This week, KPMG launched their Trust by Design Report looking at the importance of trust for organisations.
This comes after yet another major the allegation from the banking sector, with Westpac’s contravention of the Anti-Money Laundering and Counter Terrorism Funding Act—an allegation that not only impacts Westpac, but that has further implications for trust in the industry in much the same way the Commonwealth Bank of Australia’s AML/CTF breaches are now said to have been a key factor that ultimately led to the Royal Commission into the financial services industry.
Trust, trust-worthiness and professionalism has been the recent focus of the Australian Securities and Investments Commission (ASIC), particularly since the appointment of current Chair, James Shipton.
In a speech intended to rebuild trust at the AFR Banking and Wealth Summit last April, Shipton said, “For there to be sufficiently high levels of trust in the financial system, we need both infrastructure and people worthy of that trust.”
I have observed that there is generally—at present—high levels of trust in the infrastructure that supports our system and enables the underlying financial ‘plumbing’ to work. In recent years, data from the Edelman trust barometer suggests that, while we have high levels of trust in this underlying financial plumbing, financial services is still one of the least trusted industries in Australia. And since trust in the financial infrastructure appears to be sufficient, the sad conclusion must be that Australians don’t look to people in finance with enough trust.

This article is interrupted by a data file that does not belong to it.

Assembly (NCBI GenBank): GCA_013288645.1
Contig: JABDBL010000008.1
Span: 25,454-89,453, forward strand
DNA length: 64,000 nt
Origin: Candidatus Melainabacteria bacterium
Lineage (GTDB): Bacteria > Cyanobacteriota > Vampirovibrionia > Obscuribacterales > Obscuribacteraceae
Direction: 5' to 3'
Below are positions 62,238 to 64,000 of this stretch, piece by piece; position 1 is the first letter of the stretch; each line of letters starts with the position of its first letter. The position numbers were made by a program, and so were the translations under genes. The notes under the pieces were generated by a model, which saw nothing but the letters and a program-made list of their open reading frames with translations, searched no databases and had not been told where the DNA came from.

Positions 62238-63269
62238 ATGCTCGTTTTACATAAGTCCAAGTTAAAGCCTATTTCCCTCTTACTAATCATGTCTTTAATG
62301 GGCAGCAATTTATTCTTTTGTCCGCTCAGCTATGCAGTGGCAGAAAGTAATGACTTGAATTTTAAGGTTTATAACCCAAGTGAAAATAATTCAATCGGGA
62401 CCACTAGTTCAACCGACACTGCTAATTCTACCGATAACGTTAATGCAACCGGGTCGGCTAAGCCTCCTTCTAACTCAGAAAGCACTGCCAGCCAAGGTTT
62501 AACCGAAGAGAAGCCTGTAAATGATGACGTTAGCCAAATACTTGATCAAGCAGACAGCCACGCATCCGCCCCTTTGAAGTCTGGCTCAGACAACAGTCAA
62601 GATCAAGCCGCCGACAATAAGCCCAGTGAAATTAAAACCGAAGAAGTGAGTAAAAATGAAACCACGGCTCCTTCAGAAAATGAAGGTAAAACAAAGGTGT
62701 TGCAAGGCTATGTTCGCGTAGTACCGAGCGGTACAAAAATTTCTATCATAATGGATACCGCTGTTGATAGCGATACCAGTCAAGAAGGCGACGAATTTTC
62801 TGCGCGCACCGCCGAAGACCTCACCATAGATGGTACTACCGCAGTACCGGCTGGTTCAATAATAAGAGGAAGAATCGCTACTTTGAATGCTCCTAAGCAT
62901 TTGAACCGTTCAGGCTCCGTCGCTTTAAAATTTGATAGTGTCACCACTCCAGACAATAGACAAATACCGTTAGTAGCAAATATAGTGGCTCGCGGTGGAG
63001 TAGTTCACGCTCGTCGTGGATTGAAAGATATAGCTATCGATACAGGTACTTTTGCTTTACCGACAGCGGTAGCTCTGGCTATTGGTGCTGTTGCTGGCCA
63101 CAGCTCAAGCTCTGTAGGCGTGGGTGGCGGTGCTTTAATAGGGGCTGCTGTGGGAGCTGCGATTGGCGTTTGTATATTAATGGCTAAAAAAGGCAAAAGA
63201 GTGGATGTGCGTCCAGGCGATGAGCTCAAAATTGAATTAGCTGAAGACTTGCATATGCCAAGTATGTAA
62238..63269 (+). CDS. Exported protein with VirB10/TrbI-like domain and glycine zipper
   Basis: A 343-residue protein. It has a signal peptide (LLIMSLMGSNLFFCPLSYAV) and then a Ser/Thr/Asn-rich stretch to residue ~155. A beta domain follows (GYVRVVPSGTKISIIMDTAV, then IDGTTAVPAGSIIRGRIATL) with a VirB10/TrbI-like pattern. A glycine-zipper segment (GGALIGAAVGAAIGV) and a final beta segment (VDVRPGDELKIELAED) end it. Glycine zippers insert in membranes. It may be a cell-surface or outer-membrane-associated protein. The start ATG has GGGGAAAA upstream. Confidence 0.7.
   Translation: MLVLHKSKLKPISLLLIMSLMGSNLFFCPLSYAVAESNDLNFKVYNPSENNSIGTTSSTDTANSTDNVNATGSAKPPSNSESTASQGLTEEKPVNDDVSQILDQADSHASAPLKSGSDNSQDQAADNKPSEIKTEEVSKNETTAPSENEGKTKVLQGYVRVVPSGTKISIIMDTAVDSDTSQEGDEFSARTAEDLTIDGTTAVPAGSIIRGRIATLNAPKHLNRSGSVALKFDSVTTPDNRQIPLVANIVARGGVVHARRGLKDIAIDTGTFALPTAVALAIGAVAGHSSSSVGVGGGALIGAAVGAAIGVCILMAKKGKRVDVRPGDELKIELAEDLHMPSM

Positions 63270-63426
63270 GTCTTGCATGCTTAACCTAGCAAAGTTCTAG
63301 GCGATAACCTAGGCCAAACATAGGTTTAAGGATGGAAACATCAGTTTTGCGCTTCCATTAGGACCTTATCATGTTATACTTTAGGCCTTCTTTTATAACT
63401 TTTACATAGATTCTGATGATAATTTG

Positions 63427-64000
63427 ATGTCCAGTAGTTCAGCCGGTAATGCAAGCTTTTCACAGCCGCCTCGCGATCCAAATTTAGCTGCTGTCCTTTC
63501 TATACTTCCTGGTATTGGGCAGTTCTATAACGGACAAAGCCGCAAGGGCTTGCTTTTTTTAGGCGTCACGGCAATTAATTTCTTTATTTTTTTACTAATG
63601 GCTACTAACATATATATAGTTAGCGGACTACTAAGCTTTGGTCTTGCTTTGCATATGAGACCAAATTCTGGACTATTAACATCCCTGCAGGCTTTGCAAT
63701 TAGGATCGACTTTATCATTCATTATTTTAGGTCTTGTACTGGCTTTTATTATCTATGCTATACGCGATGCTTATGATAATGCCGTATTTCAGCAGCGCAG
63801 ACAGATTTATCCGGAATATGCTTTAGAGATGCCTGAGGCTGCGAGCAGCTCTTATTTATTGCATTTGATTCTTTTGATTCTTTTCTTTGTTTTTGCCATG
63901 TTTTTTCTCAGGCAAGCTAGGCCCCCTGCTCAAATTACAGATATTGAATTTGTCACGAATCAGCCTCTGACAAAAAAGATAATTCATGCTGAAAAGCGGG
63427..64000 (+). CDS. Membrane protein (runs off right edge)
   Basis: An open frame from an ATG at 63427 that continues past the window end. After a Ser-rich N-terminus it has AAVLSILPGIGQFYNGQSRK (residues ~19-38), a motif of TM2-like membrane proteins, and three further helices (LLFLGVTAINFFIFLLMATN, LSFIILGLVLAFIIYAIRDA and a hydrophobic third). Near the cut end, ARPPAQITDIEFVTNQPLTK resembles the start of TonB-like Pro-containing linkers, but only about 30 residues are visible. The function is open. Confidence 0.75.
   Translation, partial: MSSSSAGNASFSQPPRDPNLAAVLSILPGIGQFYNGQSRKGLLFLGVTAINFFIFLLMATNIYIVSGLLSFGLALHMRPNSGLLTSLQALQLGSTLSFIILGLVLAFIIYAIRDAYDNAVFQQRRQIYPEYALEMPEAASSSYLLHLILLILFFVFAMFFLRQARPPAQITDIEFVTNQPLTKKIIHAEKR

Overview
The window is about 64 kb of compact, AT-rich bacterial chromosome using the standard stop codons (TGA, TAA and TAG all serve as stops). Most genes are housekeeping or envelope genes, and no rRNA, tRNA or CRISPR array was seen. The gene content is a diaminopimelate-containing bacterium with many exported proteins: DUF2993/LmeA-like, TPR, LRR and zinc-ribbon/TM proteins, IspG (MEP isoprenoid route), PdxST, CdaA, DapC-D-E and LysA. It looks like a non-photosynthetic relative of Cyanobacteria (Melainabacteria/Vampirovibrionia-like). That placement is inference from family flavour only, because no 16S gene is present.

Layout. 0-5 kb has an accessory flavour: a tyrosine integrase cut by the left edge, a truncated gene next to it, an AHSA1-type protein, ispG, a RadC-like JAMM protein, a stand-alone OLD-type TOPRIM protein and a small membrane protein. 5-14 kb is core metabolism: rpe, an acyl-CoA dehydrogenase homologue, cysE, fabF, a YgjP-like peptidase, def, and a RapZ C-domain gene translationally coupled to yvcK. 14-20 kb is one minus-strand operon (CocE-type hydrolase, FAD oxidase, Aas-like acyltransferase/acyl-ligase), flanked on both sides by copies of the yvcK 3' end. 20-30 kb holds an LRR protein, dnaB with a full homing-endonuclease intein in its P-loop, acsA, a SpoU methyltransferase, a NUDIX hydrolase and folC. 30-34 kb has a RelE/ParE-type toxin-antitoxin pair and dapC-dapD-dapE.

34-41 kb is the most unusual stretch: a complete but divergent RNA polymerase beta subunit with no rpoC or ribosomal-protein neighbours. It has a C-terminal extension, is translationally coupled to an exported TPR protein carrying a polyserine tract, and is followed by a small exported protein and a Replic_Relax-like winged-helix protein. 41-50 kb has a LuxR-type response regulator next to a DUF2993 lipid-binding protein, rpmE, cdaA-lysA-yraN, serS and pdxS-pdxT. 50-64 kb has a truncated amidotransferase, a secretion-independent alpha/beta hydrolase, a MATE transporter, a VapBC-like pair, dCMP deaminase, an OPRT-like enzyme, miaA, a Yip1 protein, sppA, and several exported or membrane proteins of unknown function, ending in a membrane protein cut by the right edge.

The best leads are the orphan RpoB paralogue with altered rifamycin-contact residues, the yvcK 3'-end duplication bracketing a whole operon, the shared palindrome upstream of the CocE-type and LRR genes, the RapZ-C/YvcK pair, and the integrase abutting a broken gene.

Ironically, it was during the Royal Commission hearings that the regulator’s own approach came under scrutiny for its use of court enforceable undertakings over more litigative action against regulated entities that breached regulations.
The KPMG report, however, is careful to highlight that ‘trust is not a panacea’.
The report presents what it calls ‘four practical steps’ to designing a trustworthy organisation.
Image is taken from the KPMG report.
The report continues, highlighting six elements that are consistent with high trust in and of organisations.
This image is taken from the KPMG report.
However, the report goes on to highlight that, while most organisations do have some of these six essential elements, they are usually embedded in a ‘piecemeal’ way:
This results in conflicting signals about what is expected, prioritised, and valued. These ‘alignment challenges’ can inadvertently incentivise dysfunctional behaviour, processes, and culture, which can escalate into trust failures.
According to the report, while leaders and employees might be aware of these tensions, they are often left ‘unresolved’.
The other issue the report highlights is that this is a continuous process. And that means taking into consideration all stakeholder expectations.